I've lived in the area full-time for about three decades now. Although I don't have the deep family roots many residents do in the area, I've become comfortable enough that I tend to look at the area through "local" eyes, noticing daily changes, but not always seeing the larger trends.

That's why I always take an interest in how people new to the area view us. They don't know the history, what used to be here yesterday, or how things flow through the working channels.

Sometimes, their observations can be eye opening. We're still operating under the assumptions of yesterday while we barely noticed how much things have changed.

Every individual location is different, but I thought it would be interesting to give you some of the views of a professor who operated a small, rural newspaper in Washington state for the summer. His views are positive and don't deal with problems resulting from the changes before us, but rather are more universal observations of rural life in the United States.

The professor, who grew up in the Chicago area, worked as a reporter, city editor, managing editor and editor in several states before going into education. However, since turning to education, he felt that he needed to refresh that practical experience so he could give his students a solid understanding of the real world of journalism. Publishers of small, rural newspapers, particularly when the publications aren't part of a group, often don't get vacations or any break at all, so he easily found a willing partner to take over for a while so she could take a break.

Mac McKerral traveled from Western Kentucky University to St. John, Wash., to run the Current Newspaper for a short time over the summer. Following are some of his thoughts about that experience.

• Small towns have problems just like the big towns, but the problems seem smaller and the willingness to deal with them seems larger.

• Life moves slower in a small town than in a large town, but in the small town more gets done.

• I used to think that I could have been a pretty good farmer. I don't anymore.

• The value of family and time spent together by parents and kids cannot be overrated. Maintaining family foundations - meals together, church together, work together and play together - keeps the fiber of the family and community strong.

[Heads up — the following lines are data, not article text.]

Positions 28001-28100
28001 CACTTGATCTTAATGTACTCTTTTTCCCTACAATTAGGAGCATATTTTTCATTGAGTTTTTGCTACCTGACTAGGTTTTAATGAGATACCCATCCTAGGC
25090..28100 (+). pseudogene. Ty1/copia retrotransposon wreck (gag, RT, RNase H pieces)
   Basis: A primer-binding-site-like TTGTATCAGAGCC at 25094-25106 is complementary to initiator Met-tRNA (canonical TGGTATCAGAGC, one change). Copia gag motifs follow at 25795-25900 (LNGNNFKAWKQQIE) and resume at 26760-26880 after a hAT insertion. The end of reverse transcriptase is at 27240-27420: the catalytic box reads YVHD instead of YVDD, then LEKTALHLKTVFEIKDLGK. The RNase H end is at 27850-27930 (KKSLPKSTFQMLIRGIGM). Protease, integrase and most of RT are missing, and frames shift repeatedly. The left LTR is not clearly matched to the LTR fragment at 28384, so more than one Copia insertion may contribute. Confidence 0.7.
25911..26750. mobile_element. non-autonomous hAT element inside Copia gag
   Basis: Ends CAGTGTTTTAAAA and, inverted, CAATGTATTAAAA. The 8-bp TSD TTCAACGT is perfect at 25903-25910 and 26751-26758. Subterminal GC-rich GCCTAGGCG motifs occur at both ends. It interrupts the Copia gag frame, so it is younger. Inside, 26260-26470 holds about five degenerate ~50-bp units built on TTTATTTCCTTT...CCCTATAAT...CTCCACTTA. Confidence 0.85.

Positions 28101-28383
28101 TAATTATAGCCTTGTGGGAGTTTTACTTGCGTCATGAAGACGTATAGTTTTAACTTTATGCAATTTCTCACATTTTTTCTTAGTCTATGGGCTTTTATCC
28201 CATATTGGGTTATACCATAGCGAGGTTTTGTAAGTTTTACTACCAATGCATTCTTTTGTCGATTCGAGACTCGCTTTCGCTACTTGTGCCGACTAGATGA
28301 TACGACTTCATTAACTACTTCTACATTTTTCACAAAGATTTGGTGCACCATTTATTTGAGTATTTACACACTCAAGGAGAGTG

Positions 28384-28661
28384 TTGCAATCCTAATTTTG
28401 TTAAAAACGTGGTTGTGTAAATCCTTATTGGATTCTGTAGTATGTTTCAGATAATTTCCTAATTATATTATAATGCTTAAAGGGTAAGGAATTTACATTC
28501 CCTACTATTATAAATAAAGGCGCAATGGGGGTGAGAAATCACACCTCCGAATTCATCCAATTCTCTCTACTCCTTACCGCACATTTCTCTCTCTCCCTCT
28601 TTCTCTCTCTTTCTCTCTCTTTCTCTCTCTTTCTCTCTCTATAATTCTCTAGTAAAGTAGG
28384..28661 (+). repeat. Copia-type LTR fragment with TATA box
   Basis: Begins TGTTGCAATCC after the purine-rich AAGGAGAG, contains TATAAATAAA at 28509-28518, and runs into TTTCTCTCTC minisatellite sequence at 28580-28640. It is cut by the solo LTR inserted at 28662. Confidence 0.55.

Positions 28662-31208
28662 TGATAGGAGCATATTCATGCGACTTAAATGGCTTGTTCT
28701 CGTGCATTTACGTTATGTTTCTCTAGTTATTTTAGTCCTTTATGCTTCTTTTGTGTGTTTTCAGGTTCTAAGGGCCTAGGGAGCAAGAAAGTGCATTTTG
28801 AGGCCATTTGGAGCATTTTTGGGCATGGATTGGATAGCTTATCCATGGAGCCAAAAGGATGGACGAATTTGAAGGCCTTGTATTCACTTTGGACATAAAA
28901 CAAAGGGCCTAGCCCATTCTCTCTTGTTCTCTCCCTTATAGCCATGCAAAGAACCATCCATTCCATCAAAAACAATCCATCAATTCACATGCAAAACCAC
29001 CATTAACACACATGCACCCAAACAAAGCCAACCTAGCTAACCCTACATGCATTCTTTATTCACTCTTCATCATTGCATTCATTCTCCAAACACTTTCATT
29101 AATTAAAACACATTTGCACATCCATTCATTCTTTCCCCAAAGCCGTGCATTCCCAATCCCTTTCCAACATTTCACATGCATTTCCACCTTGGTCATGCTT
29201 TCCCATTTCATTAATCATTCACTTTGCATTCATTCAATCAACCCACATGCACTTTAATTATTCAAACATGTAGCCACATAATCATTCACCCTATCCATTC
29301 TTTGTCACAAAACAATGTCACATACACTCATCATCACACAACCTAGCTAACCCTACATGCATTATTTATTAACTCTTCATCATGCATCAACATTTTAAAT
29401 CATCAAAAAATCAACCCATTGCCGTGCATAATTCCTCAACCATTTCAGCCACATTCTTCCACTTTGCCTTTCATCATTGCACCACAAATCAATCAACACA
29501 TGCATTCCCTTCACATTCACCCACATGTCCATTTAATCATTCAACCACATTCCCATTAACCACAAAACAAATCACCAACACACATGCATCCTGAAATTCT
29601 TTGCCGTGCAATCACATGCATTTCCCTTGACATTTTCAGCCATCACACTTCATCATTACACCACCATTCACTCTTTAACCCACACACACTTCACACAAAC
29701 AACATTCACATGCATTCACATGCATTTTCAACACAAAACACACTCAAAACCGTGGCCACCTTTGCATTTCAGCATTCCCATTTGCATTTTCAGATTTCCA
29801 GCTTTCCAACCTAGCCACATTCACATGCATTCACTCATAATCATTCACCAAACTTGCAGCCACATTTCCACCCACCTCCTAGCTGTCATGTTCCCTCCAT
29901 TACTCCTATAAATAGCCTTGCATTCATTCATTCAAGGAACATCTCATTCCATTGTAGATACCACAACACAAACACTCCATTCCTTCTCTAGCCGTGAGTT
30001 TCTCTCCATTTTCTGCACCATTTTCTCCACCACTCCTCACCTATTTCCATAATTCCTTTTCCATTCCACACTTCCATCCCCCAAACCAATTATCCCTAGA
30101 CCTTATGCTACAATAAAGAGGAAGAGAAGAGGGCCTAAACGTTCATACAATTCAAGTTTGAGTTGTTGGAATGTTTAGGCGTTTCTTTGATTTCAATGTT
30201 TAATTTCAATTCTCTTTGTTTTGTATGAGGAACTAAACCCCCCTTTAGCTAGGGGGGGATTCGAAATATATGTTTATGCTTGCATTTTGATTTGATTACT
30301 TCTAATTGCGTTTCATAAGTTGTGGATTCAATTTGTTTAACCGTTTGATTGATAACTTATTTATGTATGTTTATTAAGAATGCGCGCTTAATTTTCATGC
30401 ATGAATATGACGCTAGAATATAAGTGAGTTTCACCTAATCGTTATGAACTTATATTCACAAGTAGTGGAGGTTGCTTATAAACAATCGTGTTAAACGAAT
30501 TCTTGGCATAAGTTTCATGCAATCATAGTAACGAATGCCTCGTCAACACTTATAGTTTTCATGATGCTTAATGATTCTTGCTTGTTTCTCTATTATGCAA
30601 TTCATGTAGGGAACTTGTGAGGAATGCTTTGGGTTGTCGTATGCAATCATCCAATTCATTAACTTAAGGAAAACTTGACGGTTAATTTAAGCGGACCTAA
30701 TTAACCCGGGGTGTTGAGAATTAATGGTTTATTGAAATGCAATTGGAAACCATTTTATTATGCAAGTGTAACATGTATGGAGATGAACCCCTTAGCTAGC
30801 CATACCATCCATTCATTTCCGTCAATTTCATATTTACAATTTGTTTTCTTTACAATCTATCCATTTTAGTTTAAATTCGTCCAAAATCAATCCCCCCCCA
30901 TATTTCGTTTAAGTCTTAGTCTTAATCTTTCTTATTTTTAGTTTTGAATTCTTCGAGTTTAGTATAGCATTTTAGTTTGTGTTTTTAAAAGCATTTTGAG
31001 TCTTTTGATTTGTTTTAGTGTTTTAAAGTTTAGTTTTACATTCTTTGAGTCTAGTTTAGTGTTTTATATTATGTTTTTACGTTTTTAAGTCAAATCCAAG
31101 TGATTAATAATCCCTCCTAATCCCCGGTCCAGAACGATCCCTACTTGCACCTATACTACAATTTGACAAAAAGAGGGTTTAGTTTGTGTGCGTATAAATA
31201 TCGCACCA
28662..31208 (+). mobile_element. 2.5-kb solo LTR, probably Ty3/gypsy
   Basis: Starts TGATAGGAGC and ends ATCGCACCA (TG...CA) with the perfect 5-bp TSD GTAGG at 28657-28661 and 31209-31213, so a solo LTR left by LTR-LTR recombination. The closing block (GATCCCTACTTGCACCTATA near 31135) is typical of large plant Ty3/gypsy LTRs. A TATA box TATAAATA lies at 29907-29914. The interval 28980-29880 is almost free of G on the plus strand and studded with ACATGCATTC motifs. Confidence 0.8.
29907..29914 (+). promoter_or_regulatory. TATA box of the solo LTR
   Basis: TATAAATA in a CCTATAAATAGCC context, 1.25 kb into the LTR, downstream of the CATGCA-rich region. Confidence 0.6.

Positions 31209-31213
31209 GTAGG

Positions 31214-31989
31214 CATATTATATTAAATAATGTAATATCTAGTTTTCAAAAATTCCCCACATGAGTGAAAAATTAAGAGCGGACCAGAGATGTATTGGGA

• When it comes to ongoing strength of community, the real estate adage applies. With real estate, "location, location, location," the adage states. With community, it's "education, education, education." And that applies to traditional and non-traditional forms of learning. And the ongoing learning is as important for adults as it is for children. The library programs, quality schools, cultural opportunities and the development of the museum to chronicle life in the area all contribute to learning, as does the community newspaper.

• Get kids exposed to the world in the most expansive way. They will appreciate the world they know and fear the world they do not know less.

• Behave like adults when you should. But act like a kid when you can. The energy of youth is contagious. Being around it and part of it will keep you "forever young."

So, do you think his general observations ring true? Obviously, I did, or I wouldn't have reported them in this column.

I was particularly encouraged by his thoughts that the community newspaper is part of the educational process that is so vital to rural residents. Since I am borrowing this week, I will leave you with the thoughts from another journalist, this one a community newspaper editor who recently published a book, "Emus loose in Egnar: Big stories from small towns." The first part of the title comes from a police blotter report about emus escaping from a ranch in Colorado. It was a big story for the small town that the emus infiltrated after getting out.

Author Judy Muller insists small-town newspapers are vital to their communities and appreciated by their readers "mostly because absolutely no one else does what they do: Document the births, deaths, crimes, sports, local shenanigans and many other events that only matter to...souls in their circulation area. Taken together, however, these 'little stories' create a mosaic of American life that tells us a great deal about who we are - what moves us, angers us, amuses us."

Yes, a true insider's view, but one that is as important to our communities as the observation from outside.